Frankly, I always thought this would be a boring little paddle — putting in the Sauble River near the mouth of Lake Huron and paddling up to the falls. It hardly seemed worth the effort. Well my lovely Sauble River, I sorely underestimated you.
By road it is a short distance and that is what fools you. But after a good report from friends, we made a quick decision on a stellar fall day to load the kayaks on the van roof and drive the tiny distance to put into the local river.
The underwater terrain was thick with water plants in spots, barren granite shelves in others. I thought that if I watched the clear, still water closely enough I might catch site of a salmon on their upstream trek. No luck.
Splash! At first, it was just the odd sound and maybe some ripples, just enough to catch our interest. Then we rounded the corner to the fishing hole. There a big guy was flying through the air — a twirling three footer! Whack! Whack! Whack! Even the Russian judge awarded a 9.9 and stood to applaud. We stayed firmly planted in our kayaks waiting for the encore. We were not disappointed!
At the falls weo nosed our kayak bows up onto the rocks in the falls lower reaches. Hanging out in a kayak at the bottom of a waterfall on a glorious fall day when salmon are jumping…well my quiet little Sauble River I’ll be back for more next year.
Taking quick-action shots, like a salmon jumping is impossible from a bobbing Kayak, at least for an amatuer like me. However, my Bob went back to the falls by land and caught this shot of the salmon working hard to climb a ledge. I’m don’t have the software needed to translate the images crisply to YouTube. My apologies but I thought you might still like a peak.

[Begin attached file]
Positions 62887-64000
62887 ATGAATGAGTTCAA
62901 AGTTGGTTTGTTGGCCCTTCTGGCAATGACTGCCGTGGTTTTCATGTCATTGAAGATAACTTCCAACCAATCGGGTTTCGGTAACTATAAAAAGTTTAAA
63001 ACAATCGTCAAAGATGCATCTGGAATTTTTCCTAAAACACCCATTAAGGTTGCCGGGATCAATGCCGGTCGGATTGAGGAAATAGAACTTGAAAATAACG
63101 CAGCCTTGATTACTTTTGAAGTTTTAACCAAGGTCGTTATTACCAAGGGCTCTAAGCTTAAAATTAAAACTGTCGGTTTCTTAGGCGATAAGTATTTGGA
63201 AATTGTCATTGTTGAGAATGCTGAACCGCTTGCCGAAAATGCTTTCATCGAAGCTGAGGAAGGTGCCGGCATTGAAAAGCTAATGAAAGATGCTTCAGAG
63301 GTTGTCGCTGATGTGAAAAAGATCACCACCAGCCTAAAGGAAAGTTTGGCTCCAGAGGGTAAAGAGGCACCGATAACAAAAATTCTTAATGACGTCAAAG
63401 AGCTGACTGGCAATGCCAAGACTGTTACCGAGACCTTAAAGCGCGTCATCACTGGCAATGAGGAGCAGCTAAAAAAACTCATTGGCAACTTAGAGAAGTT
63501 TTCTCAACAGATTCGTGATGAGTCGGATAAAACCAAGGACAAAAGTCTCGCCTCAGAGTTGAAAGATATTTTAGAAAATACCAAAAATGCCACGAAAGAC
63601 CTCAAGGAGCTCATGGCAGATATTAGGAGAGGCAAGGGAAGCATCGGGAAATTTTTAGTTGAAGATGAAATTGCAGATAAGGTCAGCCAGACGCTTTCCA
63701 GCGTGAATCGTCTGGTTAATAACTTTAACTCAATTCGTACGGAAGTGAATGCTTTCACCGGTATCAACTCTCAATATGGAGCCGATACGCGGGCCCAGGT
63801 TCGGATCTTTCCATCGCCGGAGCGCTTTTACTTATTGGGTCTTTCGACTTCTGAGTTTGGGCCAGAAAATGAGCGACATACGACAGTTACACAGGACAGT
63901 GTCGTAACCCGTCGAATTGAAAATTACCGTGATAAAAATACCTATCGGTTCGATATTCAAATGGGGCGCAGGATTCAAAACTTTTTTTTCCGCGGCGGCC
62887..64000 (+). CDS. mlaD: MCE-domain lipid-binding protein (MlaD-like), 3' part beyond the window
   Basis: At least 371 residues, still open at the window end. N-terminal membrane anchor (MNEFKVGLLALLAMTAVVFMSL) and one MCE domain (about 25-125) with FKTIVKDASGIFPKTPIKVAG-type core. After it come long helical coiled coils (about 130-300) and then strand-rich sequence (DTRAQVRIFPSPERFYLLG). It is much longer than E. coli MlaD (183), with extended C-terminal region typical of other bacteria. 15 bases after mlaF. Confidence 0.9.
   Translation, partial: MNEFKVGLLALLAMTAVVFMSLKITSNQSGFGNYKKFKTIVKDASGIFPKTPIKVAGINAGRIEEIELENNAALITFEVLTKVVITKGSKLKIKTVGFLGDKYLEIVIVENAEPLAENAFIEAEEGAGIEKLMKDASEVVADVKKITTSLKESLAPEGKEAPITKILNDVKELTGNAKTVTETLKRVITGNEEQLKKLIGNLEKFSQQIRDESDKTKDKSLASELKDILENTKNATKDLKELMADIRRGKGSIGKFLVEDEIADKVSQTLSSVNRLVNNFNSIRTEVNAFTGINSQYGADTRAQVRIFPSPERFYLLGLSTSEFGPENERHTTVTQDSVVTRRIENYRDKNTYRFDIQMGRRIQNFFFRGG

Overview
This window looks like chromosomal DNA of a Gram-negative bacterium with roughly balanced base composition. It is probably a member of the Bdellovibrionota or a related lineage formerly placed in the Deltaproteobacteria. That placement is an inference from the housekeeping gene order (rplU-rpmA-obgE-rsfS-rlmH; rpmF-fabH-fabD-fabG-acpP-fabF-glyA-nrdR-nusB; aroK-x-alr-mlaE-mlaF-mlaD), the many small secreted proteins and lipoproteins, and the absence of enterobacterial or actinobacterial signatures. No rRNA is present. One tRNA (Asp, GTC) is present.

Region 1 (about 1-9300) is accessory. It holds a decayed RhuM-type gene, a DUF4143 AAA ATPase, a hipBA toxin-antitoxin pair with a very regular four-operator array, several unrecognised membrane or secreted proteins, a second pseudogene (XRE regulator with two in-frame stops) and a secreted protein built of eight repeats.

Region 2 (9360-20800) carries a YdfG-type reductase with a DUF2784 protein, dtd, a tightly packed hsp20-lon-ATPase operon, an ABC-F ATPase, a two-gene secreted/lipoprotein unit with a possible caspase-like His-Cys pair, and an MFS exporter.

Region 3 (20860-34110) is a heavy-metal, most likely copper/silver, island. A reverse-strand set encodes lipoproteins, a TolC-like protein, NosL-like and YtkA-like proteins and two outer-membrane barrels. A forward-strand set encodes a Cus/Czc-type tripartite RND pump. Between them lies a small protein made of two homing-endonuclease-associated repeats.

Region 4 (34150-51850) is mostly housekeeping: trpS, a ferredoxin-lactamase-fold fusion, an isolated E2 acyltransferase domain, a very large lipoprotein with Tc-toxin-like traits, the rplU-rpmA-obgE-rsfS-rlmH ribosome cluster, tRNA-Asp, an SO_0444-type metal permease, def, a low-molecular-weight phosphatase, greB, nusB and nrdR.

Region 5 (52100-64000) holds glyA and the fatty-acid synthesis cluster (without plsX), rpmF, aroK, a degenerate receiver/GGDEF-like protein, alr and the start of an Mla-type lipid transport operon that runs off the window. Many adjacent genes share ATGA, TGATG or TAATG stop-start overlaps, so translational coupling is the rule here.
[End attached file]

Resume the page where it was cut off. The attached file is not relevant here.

Days like these just call you to head out exploring. Well this isn’t exactly new territory, they are a couple of my favourite spots to visit. If you’re in the Wiarton/Sauble Beach area you might enjoy dropping in on these two unique retailers.
What beckons us back to this place each year is the gorgeous setting featuring a 200 year-old log farmhouse, its gracious owner who offers coffee upon arrival, her wonderful preserves and the animals. Bruce Beckons has a charming little petting farm.
Owner Gayle brought the log cabin from Levis, Quebec in 1979 and had it reconstructed on a lovely site on a quiet lane north of Wiarton. For many years she sold Quebec antiques. Now it is mainly giftware, garden ornaments, birdfeeders and a huge larder of canned goods. My guess is you will leave with at least one jar of jam, sauce, or relish. Try the dilled carrots. They’re lovely.
Sometimes in the fall you can hear hunters shooting wild turkey on the lands nearby. You want to get a reaction? Just ask Gayle about it.
You don’t need a reason to visit, but if you are looking for one, go to stroll the garden, take a Thanksgiving weekend wagon ride and watch the entertaining goats, chickens and the llama named Hector. Watch out for Hector. He can be nasty.
Bruce Beckons closes mid-October and reopens for two weeks at Christmas. For a map visit their website.